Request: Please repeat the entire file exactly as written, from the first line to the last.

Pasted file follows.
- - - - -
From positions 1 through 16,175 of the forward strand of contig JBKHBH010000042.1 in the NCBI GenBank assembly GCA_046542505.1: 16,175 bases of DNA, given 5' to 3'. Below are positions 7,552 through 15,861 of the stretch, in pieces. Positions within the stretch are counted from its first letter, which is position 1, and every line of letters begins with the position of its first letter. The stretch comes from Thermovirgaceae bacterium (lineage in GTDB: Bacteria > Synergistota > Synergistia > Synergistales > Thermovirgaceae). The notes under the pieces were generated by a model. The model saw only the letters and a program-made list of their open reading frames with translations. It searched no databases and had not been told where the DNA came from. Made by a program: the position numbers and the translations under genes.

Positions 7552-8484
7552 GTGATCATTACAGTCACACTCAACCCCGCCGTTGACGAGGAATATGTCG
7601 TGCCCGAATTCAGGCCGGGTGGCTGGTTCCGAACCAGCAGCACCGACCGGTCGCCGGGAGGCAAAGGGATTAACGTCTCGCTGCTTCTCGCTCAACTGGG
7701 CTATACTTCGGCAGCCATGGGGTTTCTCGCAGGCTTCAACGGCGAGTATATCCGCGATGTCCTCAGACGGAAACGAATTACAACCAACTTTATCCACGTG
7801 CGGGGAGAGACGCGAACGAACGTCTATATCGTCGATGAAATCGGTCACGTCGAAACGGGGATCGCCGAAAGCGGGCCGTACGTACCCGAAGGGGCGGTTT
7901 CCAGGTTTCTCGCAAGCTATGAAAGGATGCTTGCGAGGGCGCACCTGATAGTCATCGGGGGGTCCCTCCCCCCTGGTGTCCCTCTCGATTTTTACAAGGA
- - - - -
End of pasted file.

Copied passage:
From positions 1 through 16,175 of the forward strand of contig JBKHBH010000042.1 in the NCBI GenBank assembly GCA_046542505.1: 16,175 bases of DNA, given 5' to 3'. Below are positions 7,552 through 15,861 of the stretch, in pieces. Positions within the stretch are counted from its first letter, which is position 1, and every line of letters begins with the position of its first letter. The stretch comes from Thermovirgaceae bacterium (lineage in GTDB: Bacteria > Synergistota > Synergistia > Synergistales > Thermovirgaceae). The notes under the pieces were generated by a model. The model saw only the letters and a program-made list of their open reading frames with translations. It searched no databases and had not been told where the DNA came from. Made by a program: the position numbers and the translations under genes.

Positions 7552-8484
7552 GTGATCATTACAGTCACACTCAACCCCGCCGTTGACGAGGAATATGTCG
7601 TGCCCGAATTCAGGCCGGGTGGCTGGTTCCGAACCAGCAGCACCGACCGGTCGCCGGGAGGCAAAGGGATTAACGTCTCGCTGCTTCTCGCTCAACTGGG
7701 CTATACTTCGGCAGCCATGGGGTTTCTCGCAGGCTTCAACGGCGAGTATATCCGCGATGTCCTCAGACGGAAACGAATTACAACCAACTTTATCCACGTG
7801 CGGGGAGAGACGCGAACGAACGTCTATATCGTCGATGAAATCGGTCACGTCGAAACGGGGATCGCCGAAAGCGGGCCGTACGTACCCGAAGGGGCGGTTT
7901 CCAGGTTTCTCGCAAGCTATGAAAGGATGCTTGCGAGGGCGCACCTGATAGTCATCGGGGGGTCCCTCCCCCCTGGTGTCCCTCTCGATTTTTACAAGGA